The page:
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Brother Future 1991

T.J.'s leap into the past changes his future

Ryan Morofsky

on 16 December 2013

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Transcript of Brother Future 1991

A young man TJ, was selling stolen goods after school when the police saw him, they started chasing him. While he was running he crossed a street and got hit by a car; he then woke up in Charleston, South Carolina on the edge of a plantation in 1822. He was captured by horsemen patrolmen and taken into town be sold off at an auction. At first he did not understand where he was let alone what he was doing there; he then came to the conclusion that it was a dream, but later realized that he wasn’t dreaming. After many attempts to better his situation by escaping and using his wits to get what he wanted he comes to a realization that his efforts will not work. After being whipped by Zeke the slave driver, TJ heads over to Martilla a healer and a palm reader who earlier told him that in order to return to his own time he had to help another, however when she was putting salve on TJ’s wounds he exclaimed that he didn’t need help from anyone, she then proceeded to tell him to put the salve on his own back when he realized he couldn’t do it himself, he then understood that you must work together and help others not just try to gain for yourself. He learned to make friends and to help others, without thinking of putting himself first as he had done so in the beginning of the movie.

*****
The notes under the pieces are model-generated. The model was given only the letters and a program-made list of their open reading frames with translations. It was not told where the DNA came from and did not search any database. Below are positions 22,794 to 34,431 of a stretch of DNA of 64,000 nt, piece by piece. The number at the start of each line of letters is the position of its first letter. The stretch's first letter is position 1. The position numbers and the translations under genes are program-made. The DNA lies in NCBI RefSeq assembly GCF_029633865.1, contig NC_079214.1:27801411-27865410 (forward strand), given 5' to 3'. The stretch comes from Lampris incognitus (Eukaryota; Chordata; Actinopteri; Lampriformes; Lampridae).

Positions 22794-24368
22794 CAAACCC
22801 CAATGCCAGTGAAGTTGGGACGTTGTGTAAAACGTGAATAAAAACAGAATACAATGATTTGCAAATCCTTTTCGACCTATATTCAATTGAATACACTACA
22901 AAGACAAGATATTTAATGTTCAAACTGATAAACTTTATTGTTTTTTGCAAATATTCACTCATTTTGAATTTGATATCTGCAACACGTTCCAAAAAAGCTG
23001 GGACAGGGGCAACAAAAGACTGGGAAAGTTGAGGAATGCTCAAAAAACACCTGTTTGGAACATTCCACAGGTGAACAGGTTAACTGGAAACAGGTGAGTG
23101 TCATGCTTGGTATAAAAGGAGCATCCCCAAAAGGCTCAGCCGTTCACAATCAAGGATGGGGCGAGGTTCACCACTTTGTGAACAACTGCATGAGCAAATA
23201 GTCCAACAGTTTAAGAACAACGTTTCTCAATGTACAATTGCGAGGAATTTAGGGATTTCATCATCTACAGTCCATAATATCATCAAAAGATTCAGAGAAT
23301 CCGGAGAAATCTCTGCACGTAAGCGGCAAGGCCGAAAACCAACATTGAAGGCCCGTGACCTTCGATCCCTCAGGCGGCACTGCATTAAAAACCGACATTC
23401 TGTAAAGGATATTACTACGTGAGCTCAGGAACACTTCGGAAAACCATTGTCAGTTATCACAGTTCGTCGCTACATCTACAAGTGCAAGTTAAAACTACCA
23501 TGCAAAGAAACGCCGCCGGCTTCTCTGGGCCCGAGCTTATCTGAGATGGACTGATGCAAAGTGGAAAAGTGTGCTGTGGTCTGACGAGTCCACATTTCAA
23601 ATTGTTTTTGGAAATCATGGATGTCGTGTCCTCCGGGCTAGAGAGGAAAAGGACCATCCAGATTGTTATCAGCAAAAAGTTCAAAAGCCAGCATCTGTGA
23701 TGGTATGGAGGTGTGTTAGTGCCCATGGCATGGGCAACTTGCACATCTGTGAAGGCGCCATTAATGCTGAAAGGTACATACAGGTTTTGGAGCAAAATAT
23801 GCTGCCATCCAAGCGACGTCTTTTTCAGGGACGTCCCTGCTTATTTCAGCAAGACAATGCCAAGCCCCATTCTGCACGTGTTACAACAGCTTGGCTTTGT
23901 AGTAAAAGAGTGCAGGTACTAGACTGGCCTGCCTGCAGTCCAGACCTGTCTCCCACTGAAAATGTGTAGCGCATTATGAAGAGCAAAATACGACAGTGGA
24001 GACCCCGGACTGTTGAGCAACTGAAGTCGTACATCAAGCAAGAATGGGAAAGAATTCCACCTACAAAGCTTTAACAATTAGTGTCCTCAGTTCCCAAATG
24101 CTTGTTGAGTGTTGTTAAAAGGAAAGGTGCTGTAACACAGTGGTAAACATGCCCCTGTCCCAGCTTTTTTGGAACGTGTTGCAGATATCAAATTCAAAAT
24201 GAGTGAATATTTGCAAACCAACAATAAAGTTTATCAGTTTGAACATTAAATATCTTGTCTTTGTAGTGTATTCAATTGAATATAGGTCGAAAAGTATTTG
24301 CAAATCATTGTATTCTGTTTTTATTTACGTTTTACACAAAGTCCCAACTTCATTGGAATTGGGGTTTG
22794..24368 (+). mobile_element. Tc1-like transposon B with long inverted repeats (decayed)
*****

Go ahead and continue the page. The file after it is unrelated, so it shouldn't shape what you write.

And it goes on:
Cast and Crew
Phil lewis-TJ
Carl Lumbly-Denmark Vesey
Moses Gunn-Isaac
Frank Converse- Master Cooper
Bernard Addison-Zeke
Akosua Busia-Caroline
Vonetta McGee-Mortilla
Michael Burgess-Josiah

Ryan Morofsky
ES- 150 9:35
Professor Frederic W. Gooding, Jr.
Isaac is a hero to TJ overall because he teaches him how the plantation works and helps him to understand what going on in the world. Isaac is a long time slave that understands the pain that TJ is going through and helps him; he gives him advice on how to make it work, and how to change into a better person. He also stops Zeke from hurting TJ.